Organization/Standards Question re: Multiple Class Selectors


#1

https://www.codecademy.com/courses/learn-html-css/lessons/ids-classes-divs/exercises/multiple-selectors?action=lesson_resume&link_content_target=interstitial_lesson

This lesson teaches using multiple class selectors. In the lesson, we delete a shared property between two classes and merge them into a CSS rule using multiple classes. So that:

.partner {
  padding: 20px;
  margin: 0 auto;
  border-bottom: 1px solid #EEE;
  text-align: center;
}

.prop {
  border: 1px solid #FFF;
  padding: 40px 0px;
  margin: 5px 0px;
  text-align: center;
}

Becomes:

.partner {
  padding: 20px;
  margin: 0 auto;
  border-bottom: 1px solid #EEE;
}

.prop {
  border: 1px solid #FFF;
  padding: 40px 0px;
  margin: 5px 0px;
}

.prop, .partner {
  text-align: center;
}

To me, the final result seems to be less organized than the original; all of the sudden, you have three CSS rules instead of two, despite the fact that the two rule option contains duplicate properties…

I am wondering what is the benefit, if any, to using multiple class selectors in this case? Do browsers load multiple elements from different CSS rules more slowly-- meaning the second code would parse (I think I’m using parse correctly?) faster than the first? Is it standard in CSS coding to merge as many shared properties into one rule as possible, even if it creates additional CSS rules?

Thank you for the insight!


#2

In this specific case, we are combining like CSS

The approach of combining like CSS declarations to eliminate redundancy. That’s a principle of DRY (Don’t Repeat Yourself).

DRY gives us reusable and more maintainable code. Many times, it gives us less code that is more optimized.

While the given example appears to create more code, think it when you need to make a change. Both elements want their text centered. If you had them as separate CSS declarations, then you’d have to make the change in 2 places…instead of 1. You have to remember to manually change it in multiple places.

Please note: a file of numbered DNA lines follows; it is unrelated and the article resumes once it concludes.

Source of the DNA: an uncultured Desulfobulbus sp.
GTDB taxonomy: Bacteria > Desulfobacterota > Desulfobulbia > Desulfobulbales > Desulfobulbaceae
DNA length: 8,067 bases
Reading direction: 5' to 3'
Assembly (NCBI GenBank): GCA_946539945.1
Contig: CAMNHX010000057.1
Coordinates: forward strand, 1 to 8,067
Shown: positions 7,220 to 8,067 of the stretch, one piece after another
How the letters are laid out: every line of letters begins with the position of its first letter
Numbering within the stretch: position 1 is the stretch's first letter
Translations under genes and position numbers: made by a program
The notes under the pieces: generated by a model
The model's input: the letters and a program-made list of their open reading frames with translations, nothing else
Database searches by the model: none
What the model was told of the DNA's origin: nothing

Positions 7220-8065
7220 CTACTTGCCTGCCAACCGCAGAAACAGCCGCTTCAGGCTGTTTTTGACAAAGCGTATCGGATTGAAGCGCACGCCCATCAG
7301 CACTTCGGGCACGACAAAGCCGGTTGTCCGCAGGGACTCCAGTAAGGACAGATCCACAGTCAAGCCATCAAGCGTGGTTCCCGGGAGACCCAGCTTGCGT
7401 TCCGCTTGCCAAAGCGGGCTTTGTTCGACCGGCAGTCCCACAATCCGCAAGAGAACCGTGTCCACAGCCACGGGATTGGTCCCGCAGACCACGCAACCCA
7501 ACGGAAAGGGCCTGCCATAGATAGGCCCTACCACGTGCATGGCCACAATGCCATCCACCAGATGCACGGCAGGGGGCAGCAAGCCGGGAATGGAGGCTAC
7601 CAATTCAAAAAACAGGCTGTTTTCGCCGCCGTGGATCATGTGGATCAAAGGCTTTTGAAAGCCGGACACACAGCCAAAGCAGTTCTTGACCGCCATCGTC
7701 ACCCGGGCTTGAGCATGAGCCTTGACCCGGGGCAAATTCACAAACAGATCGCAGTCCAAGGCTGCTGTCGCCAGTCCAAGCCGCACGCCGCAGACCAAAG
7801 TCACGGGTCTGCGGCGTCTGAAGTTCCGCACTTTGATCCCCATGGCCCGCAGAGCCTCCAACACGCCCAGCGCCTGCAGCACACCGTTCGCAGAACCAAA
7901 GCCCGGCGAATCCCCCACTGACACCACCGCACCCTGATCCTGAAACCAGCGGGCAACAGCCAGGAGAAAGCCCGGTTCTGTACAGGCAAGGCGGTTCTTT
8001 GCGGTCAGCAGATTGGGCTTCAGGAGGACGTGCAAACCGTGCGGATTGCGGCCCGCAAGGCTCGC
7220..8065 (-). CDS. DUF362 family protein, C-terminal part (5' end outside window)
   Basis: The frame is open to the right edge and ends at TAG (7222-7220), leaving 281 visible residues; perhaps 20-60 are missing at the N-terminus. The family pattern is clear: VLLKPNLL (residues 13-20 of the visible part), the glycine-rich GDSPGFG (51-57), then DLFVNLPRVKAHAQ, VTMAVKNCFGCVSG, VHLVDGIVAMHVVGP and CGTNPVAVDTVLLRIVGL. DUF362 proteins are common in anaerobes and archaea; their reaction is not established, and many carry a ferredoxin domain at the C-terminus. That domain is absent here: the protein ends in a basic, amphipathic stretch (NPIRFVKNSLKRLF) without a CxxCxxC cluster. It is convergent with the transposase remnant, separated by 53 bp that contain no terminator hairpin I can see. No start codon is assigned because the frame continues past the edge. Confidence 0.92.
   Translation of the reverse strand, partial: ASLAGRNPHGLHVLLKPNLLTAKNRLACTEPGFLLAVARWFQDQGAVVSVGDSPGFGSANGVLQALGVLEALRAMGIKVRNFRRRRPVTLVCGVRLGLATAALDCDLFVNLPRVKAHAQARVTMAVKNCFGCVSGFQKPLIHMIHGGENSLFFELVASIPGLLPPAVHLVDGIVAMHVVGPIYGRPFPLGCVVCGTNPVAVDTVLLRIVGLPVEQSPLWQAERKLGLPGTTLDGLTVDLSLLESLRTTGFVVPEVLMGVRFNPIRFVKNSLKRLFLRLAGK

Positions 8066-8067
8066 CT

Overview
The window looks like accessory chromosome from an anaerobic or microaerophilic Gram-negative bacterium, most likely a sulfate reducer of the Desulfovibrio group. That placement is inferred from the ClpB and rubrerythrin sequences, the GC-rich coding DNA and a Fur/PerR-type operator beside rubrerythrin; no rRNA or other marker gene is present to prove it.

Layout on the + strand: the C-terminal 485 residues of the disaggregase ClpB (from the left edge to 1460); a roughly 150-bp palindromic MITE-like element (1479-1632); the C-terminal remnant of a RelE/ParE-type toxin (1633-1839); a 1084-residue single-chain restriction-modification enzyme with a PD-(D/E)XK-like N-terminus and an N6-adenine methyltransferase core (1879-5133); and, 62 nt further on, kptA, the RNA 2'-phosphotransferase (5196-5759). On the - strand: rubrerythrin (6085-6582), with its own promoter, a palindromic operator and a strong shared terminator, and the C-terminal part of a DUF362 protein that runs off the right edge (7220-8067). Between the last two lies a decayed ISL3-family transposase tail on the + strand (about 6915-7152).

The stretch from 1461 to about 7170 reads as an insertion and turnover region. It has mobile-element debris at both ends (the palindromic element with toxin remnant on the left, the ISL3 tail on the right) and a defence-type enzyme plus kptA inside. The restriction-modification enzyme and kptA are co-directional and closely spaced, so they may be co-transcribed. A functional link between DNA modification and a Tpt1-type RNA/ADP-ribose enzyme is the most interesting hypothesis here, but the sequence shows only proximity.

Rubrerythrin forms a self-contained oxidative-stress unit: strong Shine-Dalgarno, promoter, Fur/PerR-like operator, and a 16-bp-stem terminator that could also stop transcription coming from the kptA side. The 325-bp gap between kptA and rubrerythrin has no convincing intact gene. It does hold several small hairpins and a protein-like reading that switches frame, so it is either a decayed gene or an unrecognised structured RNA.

Why is that an important point? Think about it. It takes more of your time to make the change and you have to remember to change it in both places. That increases your time and makes it more prone to errors (in case you forget to change it in the other spot).

If we added more like styles, it becomes even more clear, as the code continues to grow.

What do you think? Does that make sense to you?


#3

This does make sense, thank you. I can imagine in more complex code how having to go back and change many different areas would be time consuming and prone to errors.

I guess, at the level I’m at now, the idea that I’d be applying the same styles to multiple elements didn’t really seem very common. But I can see how that might change later down the road.

In this case, is it common to group the multiple class selectors right after or before the individual styles for each element? Or do you just kind of throw it in wherever?


#4

CSS is cascading. You want to organize our code to group like styles but also remember that the order is important.

Organizing your code helps you find sections of styles to speed up your development.


#5

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